General Motors is retiring the Chevrolet Camaro muscle car at the end of model year 2024 as the automaker shifts to an all-electric lineup by 2035.
On Wednesday, GM said the final sixth-generation Camaros will come off the assembly line at the Lansing Grand River Assembly Plant in January next year.
Scott Bell, vice president, Global Chevrolet, did not say what will replace the muscle car, but said “this is not the end of Camaro’s story.”
Why is the Camaro being retired?
Chevrolet spokesman Trevor Thompkins told the Free Press that at the end of model year 2024, the sixth-generation Camaro will have completed a strong nine-year lifecycle, and “Chevrolet made the decision now as a part of continuously evaluating our portfolio offerings for progress toward our EV future and sales demand.”
GM started production on the current model Camaro in late 2016. Its sales comprise a small part of Chevrolet’s total sales. It served more as a halo product, like the Corvette, to shine on the brand and bring in new buyers across the portfolio. The Camaro sales were up 12.5% for 2022 compared with the previous year. For all of last year, GM sold 24,652 Camaros. But American-made performance cars have been a declining segment in recent years.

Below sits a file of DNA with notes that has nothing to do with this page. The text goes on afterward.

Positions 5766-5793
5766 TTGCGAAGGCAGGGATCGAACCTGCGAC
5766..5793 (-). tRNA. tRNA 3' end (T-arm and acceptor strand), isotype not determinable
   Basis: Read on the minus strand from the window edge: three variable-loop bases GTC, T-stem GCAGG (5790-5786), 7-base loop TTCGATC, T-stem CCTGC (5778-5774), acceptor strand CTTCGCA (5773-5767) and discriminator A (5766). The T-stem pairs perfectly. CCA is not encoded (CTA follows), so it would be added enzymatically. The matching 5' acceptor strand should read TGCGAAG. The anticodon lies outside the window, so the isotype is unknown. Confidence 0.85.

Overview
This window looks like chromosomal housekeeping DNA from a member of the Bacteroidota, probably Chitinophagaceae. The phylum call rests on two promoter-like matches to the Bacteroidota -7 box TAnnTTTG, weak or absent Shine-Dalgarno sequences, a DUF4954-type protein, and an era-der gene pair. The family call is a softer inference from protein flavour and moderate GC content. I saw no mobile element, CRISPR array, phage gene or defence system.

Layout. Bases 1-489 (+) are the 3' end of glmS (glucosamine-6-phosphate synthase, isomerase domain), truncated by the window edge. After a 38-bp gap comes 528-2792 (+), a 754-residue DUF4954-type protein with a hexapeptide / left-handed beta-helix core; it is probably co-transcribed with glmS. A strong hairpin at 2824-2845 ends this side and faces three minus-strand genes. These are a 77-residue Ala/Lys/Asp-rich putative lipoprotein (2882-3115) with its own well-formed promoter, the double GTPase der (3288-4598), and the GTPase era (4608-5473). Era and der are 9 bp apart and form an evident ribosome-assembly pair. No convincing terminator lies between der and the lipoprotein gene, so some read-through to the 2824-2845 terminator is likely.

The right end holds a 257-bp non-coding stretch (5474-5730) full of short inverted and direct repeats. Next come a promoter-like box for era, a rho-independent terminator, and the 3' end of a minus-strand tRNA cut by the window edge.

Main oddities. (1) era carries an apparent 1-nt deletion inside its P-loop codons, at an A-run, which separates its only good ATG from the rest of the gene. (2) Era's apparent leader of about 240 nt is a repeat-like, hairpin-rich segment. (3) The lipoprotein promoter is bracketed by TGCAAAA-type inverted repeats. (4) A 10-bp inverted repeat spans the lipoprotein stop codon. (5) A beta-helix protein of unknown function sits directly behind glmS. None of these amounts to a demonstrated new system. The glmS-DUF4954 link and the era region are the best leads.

How Chevrolet will mark Camaro’s retirement
To mark the Camaro’s end of production, GM will release a collector’s edition package on several 2024 Camaro models, including the top-end ZL1. The Collector’s Edition will pay “homage to Camaro, resurfacing ties that date back to the development of the first generation Camaro in the 1960s,” GM said in a news release.
GM said it will provide more information on the 2024 Camaro line and Collector’s Edition package closer to the start of orders this summer.